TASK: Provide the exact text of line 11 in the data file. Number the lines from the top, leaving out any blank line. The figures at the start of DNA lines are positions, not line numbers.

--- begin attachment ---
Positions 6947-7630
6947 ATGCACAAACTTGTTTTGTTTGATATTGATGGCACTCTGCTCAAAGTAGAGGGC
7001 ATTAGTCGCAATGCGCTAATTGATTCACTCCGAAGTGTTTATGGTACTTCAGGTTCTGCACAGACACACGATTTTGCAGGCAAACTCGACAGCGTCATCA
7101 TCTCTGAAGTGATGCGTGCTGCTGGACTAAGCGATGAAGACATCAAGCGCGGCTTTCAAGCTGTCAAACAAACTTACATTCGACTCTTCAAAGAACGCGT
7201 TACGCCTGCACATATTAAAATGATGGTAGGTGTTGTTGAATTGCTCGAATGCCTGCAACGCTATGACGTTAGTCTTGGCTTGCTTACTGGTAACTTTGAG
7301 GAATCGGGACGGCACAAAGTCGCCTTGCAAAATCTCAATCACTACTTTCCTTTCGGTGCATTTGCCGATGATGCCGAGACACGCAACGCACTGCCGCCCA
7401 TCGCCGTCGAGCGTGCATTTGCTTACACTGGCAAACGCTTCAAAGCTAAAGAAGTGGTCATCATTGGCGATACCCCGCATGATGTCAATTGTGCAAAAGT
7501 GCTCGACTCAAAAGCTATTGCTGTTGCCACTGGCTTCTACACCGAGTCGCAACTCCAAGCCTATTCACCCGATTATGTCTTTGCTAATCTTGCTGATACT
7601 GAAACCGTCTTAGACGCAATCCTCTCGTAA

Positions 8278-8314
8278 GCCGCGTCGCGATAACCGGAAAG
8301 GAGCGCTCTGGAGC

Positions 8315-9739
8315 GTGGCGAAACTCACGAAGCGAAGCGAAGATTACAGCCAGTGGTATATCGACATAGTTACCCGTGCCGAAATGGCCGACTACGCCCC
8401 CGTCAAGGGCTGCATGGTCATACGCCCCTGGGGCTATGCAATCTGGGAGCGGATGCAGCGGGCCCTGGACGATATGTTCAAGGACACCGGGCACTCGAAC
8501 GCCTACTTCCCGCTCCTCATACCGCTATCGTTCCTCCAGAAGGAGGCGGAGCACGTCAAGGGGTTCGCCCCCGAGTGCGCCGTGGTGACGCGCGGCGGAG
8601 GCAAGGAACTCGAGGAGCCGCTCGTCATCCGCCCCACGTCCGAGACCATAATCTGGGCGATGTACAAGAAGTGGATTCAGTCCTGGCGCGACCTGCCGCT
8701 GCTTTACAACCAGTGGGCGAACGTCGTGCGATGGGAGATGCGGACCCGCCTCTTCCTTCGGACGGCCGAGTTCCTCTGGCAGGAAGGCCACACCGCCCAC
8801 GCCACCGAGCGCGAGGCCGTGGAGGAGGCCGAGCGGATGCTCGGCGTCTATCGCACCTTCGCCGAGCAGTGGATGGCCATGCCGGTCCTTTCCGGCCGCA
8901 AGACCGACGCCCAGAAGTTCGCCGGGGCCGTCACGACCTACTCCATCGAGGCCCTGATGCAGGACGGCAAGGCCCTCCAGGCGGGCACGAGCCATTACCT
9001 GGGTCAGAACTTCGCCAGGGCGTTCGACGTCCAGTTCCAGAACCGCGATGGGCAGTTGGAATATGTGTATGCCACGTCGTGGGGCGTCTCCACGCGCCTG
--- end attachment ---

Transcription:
8278 GCCGCGTCGCGATAACCGGAAAG